A successful utilization and commercialization of inventions is akin to playing the lottery – while the reward from a successful patented invention can be vast, the chance of obtaining a truly successful patent is slim.On the one hand, the individual inventor or the patent owner considers his invention as a ticket to considerable financial rewards. Indeed, to many researchers and inventors, a patented technology is considered a benchmark of commercial success, merely because it is patented. We all like to believe that our patent could become that next pharmaceutical blockbuster, such as Lipitor that generated sales of more than $US Billion 8.5 in 2002 (IMS Health 2003). On the other hand, observations prove that only fraction of patented inventions are exploited commercially and are turned into profit making business. Let’s discuss the framework required for identifying inventions worth patenting.

Does the invention have longevity? Is the invention useful for people in long run?
The invention has to be useful not only today but years later so that it can licensed into market and exploited in manner that even infringers can be caught.

RCom may allow users to create own music tones

Reliance Communications (RCom) is in talks with Hyderabad-based Altruist Technologies to create an open source network to allow its 105 million wireless subscribers (GSM and CDMA networks) to create their own content for mobile devices. Initially, RCom users will be able to create their own caller tunes and ringtones by uploading the content through RCom’s web interface. The technology developed by Altruist will enable the customer content to be edited, linked and activated on the user’s mobile connection. RCom sees major utilisation of this technology to expand its caller tune and ringtone catalogue. It currently acquires its musical content through licensing agreements with various content providers in India and abroad. It has a vast music library, with over 350,000 caller tunes and ringtones. This alliance will allow RCom to acquire user-generated mobile content on a large scale without investing in content acquisition costs.

Does the invention provide licensing or business opportunities?

Money can only be earned by licensing into market or even cross licensing with competitors, thereby providing a greater scope of design freedom. Patents on technical infrastructure often provide licensing opportunities to non-competitors outside of the patentee’s primary business space. This creates a source of additional return on the investment without giving up the competitive advantages provided by the patent in the patentee’s markets. In some instances, patents may serve as the core of a new business opportunity that can be spun out of the company.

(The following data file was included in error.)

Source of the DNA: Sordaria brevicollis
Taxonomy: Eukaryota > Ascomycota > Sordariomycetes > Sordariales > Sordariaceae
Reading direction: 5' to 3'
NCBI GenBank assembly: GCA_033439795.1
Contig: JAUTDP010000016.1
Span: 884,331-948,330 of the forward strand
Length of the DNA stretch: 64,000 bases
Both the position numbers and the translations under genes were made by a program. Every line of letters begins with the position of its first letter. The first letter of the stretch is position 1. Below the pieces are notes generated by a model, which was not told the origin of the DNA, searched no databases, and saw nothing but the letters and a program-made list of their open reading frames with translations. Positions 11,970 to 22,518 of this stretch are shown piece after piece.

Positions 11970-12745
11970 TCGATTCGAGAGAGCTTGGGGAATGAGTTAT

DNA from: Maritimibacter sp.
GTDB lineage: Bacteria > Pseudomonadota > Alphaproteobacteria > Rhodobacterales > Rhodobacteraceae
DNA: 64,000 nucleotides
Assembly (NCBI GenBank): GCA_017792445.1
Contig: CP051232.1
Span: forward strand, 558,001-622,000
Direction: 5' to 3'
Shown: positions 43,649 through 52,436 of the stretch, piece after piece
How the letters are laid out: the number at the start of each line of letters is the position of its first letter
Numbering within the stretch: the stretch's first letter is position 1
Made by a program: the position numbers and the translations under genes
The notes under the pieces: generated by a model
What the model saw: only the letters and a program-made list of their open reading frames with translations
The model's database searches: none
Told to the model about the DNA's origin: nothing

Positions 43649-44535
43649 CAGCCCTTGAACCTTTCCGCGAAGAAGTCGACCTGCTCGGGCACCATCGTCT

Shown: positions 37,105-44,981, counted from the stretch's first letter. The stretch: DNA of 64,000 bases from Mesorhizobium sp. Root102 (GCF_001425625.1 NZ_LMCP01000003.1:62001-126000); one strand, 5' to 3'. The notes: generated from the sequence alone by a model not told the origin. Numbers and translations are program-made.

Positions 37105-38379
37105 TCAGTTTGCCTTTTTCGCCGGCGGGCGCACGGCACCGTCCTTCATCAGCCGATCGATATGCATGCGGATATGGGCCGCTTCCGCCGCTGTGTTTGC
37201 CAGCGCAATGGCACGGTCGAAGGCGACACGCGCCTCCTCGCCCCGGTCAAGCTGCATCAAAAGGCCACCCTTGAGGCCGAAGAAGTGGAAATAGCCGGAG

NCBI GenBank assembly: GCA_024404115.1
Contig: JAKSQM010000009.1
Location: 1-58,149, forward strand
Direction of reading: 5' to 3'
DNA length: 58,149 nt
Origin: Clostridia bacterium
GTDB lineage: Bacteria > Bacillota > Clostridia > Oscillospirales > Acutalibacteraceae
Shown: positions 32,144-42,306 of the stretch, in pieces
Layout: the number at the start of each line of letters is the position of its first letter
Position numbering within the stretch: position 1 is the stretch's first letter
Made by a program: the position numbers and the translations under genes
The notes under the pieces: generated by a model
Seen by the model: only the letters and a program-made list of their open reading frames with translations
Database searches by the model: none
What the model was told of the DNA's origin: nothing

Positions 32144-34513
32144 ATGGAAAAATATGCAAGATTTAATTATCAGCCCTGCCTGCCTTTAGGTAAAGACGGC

Are others likely to infringe what?

A primary solution to a major technical problem, may provide a powerful blocking patent, whereas a “one of many” solution generally adds value in a portfolio built around a product or technology infrastructure. Even if the invention is not itself a candidate for a blocking patent, consider whether it can, together with a number of other patents form a sufficient”mine field” of protection around the patentee’s business space. This approach is commonly used in patent licensing pools that cluster around a technology standard. Further, patents on second and third best solutions, even if they are not going to be in the patentee’s own products, can form effective barriers to entry by increasing the cost to others to design around.

Can infringement be cost effectively detected, particularly before litigation?

Duplication of “customer facing” technology or features (e.g.,end user products or services, user interface features, business methods) is easier to detect and confirm infringement. This increases the likelihood of efficient enforcement and reducesthe costs associated with convincing an infringer to cease or take a license. Patents on internal technical architectures, such as chip structures, internal data processing algorithms, and other “below the surface” features are more costly difficult to enforce, as they often require access to a competitor’s engineering documentation, source code or other trade secret material. In addition, patents on these types of inventions often do not directly target ecommerce competitors who integrate software and systems from other vendors to create their ecommerce business. Better are the high level “serviceoffering” patents that describe the functional aspects of the patentee’s services or products, independent of specific technical architecture of implementation.

Recent effort in india:

To ensure that its technologies end up benefiting the society and are commercialized on a larger scale, the Indian Institute of Technology-Bombay  has streamlined its technology licensing process. A website has been created to enable interested parties and potential licensors to review its research and development efforts available for licensing, and express their interest online. They can view the details of the patents and published patent applications, which have not been licensed so far.